Every day in labs, museums, out on fieldwork, taxonomists are busy collecting, cataloguing, identifying, comparing, describing and naming species new to science. Some 500 experts globally also contribute their valuable time to keeping the World Register of Marine Species (WoRMS
), and its sub-registers (e.g. WoRCS
), up to date.
All editors of WoRMS and editors of major taxonomy journals were given the opportunity to nominate their favourite marine species in order to create an annual list of the top-ten marine species
described by researchers during the year 2019. Nominated species must have been described between January 1st and December 31st, 2019, and have come from the marine environment (including fossil taxa). A small committee (including both taxonomists and data managers) was brought together to decide upon the final candidates. The list is in no hierarchical order.
The final decisions reflect the immense diversity of animal groups in the marine environment (including fish, crustaceans, molluscs, corals, sponges, jellies, worms) and highlight some of the challenges facing the marine environment today. The final candidates also feature particularly astonishing marine creatures, notable for their interest to both science and the public.
This top-ten list
is just a small highlight of almost 2,000 fascinating new marine species discovered every year and was released on 19 March 2020 to coincide with World Taxonomist Appreciation day.
One cave-dwelling species
, the bioluminescent brittle star Ophiopsila xmasilluminans
Okanishi, Oba & Fujita, 2019 that was recently discovered living in a marine cave on Christmas Island, NW Australia, was included in the 2019 list of the top-ten marine species.
The Christmas-Light Brittle Star
Okanishi, Oba & Fujita, 2019
This unusual new species of brittle star was recently discovered living in a cave ecosystem on Christmas Island, in northwestern Australia. The animal survives in complete darkness and is believed to be endemic to this habitat. The species name ‘xmasilluminans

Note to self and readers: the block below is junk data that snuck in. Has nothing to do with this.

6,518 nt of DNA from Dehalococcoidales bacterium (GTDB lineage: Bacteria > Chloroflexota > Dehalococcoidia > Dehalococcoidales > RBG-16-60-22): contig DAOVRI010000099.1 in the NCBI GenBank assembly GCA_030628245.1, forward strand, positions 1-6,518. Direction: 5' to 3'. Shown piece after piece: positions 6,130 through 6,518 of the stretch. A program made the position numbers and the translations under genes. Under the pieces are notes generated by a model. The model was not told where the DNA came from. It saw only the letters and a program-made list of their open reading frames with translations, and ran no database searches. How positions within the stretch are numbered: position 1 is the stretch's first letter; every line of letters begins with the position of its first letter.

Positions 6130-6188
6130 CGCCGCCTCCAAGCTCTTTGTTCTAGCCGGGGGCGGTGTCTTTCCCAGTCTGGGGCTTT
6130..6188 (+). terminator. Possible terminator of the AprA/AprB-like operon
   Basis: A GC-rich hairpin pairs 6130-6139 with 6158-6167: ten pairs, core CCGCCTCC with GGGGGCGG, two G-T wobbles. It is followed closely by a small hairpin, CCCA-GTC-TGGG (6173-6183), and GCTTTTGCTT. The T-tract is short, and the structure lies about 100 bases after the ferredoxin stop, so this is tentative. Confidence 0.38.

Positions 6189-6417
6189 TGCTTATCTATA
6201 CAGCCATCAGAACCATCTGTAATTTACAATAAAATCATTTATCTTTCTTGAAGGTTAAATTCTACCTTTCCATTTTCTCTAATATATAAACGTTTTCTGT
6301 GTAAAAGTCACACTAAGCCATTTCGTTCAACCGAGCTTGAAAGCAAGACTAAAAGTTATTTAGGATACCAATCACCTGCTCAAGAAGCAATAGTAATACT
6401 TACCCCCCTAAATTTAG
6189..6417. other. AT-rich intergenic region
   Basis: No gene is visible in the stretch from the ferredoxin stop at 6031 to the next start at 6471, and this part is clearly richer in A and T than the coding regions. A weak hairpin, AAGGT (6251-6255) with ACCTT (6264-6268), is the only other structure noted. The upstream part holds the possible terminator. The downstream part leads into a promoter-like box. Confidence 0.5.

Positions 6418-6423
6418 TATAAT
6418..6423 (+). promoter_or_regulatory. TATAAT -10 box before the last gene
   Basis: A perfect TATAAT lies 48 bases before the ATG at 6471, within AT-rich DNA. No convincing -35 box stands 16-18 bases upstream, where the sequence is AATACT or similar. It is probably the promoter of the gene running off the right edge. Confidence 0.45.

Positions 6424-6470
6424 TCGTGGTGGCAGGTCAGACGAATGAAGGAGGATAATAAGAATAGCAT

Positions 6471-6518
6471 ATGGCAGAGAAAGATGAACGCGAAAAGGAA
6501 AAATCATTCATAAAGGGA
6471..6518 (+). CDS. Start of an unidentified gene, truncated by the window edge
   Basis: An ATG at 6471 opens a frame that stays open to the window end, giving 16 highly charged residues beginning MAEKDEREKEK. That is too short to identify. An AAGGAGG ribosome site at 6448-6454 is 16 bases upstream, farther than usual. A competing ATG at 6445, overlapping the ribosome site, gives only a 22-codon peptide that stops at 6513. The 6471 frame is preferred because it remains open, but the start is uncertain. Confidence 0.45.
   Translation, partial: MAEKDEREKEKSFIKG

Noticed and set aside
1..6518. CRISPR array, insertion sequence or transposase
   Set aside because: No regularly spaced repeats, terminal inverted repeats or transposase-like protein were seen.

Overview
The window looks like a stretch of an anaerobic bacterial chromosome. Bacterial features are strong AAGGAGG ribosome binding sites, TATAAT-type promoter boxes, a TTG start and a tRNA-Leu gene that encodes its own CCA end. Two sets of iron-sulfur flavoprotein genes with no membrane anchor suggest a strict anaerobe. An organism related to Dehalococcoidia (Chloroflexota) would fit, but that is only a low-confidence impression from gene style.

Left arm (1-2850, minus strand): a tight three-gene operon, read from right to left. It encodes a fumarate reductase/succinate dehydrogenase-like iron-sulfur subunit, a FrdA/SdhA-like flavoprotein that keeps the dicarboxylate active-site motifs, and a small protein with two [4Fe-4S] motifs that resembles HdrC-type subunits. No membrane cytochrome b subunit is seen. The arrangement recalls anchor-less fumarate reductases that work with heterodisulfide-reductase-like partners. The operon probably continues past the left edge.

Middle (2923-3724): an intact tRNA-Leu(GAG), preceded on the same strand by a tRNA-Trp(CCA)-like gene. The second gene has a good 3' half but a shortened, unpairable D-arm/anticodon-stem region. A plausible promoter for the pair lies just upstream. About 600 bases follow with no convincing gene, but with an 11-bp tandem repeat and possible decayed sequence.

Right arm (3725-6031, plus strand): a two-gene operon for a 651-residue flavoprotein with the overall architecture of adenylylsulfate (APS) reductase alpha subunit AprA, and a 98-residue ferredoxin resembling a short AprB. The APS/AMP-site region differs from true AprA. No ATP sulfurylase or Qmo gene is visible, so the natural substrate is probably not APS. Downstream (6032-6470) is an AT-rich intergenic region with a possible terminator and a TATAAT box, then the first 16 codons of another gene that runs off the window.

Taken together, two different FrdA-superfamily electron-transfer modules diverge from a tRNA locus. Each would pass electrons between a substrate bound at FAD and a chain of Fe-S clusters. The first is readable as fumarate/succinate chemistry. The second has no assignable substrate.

’ means ‘Christmas lighting’, in reference both to its origin, Christmas Island, and to the flashing light emitted from the arms. The specimens were collected by divers who noted that the arms start flashing as a response to being touched. This response to mechanical stimulation is likely to be a defensive response to predation. Some brittle stars are capable of ‘losing’ an arm to save the rest of the animal and in the case of this species, these severed arms were seen to produce green flashes of light and even to wriggle, which would certainly be an effective distraction to the would-be predator.
Bioluminescence is found in several ophiuroid species, but this is the first, and so far only, cave-living species to show this behavioural adaptation. Cave-dwelling brittle stars are rare and have only recently been studied in detail. We know very little about how they came to live in caves and what their adaptations are to this unusual environment.
- Okanishi, M.; Oba, Y.; Fujita, Y. (2019). Brittle stars from a submarine cave of Christmas Island, northwestern Australia, with description of a new bioluminescent species Ophiopsila xmasilluminans (Echinodermata: Ophiuroidea) and notes on its behaviour. Raffles Bulletin of Zoology 67: 421-439. https://doi.org/10.26107/RBZ-2019-0034